Editor, The Record:
Firstly, congratulations to newly elected Mayor Ted Adlem and council. It clearly demonstrated the general population of Mission was dissatisfied on various issues during the last few years. I’d like to comment on a couple of items.
It seemed that previous councils lost sight of the fact they should concern themselves with providing the best possible results from the use of tax monies, in particular, for basics. There were many wasted dollars — some very noticeable and some not — which really annnoyed residents.
Probably the most mentioned subject was the ongoing property tax increases every year, which made a significant impact on people’s ability to live a good lifesyle. Those increases were far in excess of the official cost of living figure. If — as the new mayor and councillors promised — they intend to keep their pledge, taxes should decline due to more effective management.
Secondly, the other major concern is the environment versus development, and in particular, the ongoing suggestion that the waterfront should be developed, notwithstanding it is officially documented as a flood plain from the Fraser’s edge up to the lower side of First Avenue.
Also mentioned again is the McBarge project, involving bringing a discarded, rusting vessel into the water just below First Avenue. Along with this, it is difficult to understand the name of Sturgeon on the Fraser. Surely we should be more concerned with sturgeon IN the river, as I understand this rare species is negatively impacted by changes to water levels and impurities. If we decide to allow the barge, surely its location should be higher up, on ground above the river’s edge, on cement supports and dike improvements. Patrons seated in such an establishment would have a wonderful view across the river and not be jostled and swayed by river currents as they eat lunch.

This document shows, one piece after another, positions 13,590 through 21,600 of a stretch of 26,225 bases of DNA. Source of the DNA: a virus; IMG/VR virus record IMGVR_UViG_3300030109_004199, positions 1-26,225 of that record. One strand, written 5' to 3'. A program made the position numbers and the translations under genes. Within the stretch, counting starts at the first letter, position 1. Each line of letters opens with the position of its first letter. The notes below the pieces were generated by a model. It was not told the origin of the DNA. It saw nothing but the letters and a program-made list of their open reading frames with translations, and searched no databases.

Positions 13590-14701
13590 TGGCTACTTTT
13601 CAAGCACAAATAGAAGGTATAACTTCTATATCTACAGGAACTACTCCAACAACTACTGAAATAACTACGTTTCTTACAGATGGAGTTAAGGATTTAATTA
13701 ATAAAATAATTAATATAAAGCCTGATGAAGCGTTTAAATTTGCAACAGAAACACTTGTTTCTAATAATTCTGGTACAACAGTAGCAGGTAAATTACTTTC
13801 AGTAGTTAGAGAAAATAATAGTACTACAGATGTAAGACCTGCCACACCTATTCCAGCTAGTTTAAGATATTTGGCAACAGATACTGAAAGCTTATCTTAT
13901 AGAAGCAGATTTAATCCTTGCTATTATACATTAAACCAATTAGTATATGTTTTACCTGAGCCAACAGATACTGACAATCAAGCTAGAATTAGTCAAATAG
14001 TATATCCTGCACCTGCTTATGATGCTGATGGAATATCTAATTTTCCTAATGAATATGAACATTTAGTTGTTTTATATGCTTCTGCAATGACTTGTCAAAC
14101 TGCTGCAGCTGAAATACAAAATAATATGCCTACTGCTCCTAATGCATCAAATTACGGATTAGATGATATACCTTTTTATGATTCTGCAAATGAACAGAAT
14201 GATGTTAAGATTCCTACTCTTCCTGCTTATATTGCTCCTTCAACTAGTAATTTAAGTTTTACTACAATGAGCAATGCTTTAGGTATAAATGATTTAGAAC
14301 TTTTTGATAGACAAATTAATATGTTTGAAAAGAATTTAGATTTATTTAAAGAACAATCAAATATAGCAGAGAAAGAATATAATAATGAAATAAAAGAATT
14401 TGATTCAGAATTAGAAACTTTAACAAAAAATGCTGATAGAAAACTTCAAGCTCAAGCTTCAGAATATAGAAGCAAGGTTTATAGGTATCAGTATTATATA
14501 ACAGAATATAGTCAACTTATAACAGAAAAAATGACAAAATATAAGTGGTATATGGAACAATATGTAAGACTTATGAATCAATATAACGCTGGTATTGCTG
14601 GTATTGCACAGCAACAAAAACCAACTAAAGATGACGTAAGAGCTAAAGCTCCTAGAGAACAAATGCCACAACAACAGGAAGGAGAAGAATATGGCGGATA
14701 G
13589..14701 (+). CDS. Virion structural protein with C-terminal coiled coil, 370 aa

The idea of developing the waterfront flood plain with townhouses, etc. should be discarded and such buildings should be higher up, where their views would still be spectacular.
The district should consider the waterfront to be naturally suited for a large, beautiful park, somewhat similar to Vancouver’s Stanley Park. Walking paths and small trees could line a wide path along the river’s edge behind higher dikes, and be a short stroll to all the First Avenue shops.
The Fraser River is vital to many creatures in addition to sturgeon and salmon, as well as to humans, and we should be cognizant of that fact when developments are suggested.